Friday, March 31, 2006
Ultraslow ridges hold new clues to crust's formation
At the top of the world in the late summer of 2001, the U.S. Coast Guard's icebreaker Healy carved a slow path through the ice-covered Arctic Ocean. On board, marine geologist Henry Dick sent dredge after dredge through the ice to the seafloor, searching for telltale rocks that would help shed light on how Earth's crust forms. "People said, 'You'll never get a single rock off the seafloor,'" Dick says. "They said, 'You can't dredge in the ice.'" But in fact, Dick's team collected more than 200 rocks—many of which turned out to be pieces of Earth's mantle.
Under the ice and 2 kilometers of water was a 1,800-km-long underwater mountain range known as the Gakkel Ridge. The Healy's expedition, conducted in tandem with the German icebreaker Polarstern, was the first exploration to that Arctic ridge to attempt to collect geological samples.
The surprising discovery of mantle rocks indicated that Gakkel Ridge is one of only two places known on the planet where the tectonic plates that make up Earth's hard outer crust slide apart and expose large slabs of the mantle on the seafloor. That mantle is normally buried under 6 km of crustal rock.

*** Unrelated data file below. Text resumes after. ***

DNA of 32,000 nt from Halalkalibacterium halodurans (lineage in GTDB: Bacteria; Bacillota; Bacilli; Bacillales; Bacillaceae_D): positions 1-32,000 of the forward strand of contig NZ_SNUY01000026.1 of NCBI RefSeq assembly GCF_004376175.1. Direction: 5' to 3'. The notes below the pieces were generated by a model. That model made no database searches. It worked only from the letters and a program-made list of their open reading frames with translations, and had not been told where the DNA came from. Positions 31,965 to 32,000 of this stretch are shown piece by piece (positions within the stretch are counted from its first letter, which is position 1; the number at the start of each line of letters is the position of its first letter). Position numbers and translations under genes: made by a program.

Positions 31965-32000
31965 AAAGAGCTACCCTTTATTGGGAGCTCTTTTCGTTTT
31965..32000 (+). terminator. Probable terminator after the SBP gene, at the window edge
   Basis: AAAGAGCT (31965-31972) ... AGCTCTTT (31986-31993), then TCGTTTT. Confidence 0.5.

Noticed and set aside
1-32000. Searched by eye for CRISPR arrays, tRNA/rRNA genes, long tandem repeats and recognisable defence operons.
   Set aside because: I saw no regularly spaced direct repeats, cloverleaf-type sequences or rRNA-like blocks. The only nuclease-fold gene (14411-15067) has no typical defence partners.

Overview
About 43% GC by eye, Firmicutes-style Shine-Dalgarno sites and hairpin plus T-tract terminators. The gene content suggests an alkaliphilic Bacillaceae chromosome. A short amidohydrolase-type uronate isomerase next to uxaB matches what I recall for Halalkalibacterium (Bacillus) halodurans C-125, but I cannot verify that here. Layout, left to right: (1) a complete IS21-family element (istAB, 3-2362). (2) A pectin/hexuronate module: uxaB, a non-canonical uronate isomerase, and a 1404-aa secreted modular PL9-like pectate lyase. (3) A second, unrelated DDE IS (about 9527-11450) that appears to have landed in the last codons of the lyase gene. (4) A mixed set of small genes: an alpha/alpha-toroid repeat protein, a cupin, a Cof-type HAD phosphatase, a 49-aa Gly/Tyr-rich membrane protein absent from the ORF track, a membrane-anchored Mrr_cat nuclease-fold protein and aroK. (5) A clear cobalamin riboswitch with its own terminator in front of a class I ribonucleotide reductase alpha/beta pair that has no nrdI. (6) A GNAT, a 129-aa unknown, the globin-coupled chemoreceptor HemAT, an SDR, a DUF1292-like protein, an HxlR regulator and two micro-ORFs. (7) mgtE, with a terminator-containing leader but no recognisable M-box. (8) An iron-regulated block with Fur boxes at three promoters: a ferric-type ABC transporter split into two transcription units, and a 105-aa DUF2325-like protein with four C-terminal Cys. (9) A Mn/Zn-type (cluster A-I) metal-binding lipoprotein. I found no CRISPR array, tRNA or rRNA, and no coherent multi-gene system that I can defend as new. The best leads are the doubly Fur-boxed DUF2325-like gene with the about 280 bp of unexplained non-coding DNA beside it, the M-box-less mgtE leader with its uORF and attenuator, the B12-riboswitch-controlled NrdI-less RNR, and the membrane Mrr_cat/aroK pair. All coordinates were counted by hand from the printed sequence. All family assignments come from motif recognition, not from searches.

The other site, the 8,800-km-long Southwest Indian Ridge (SWIR), is on the far side of the world. Like the Gakkel Ridge, the SWIR is utterly remote. It's located beneath treacherous high seas.
Oceanographers are only now beginning to explore these areas in detail. They have already made surprising geological finds, including the exposed mantle. They've also uncovered evidence at both ridges of hydrothermal vents, fissures in the seafloor through which circulating, magma-heated seawater escapes. Researchers say that these two ridges may represent a new class of tectonic boundary, called an ultraslow-spreading ridge. The finding offers scientists the chance to explore new ideas about how Earth's crust forms and to study the rich ecosystems spawned by the vents.
Read more about it at Science News online.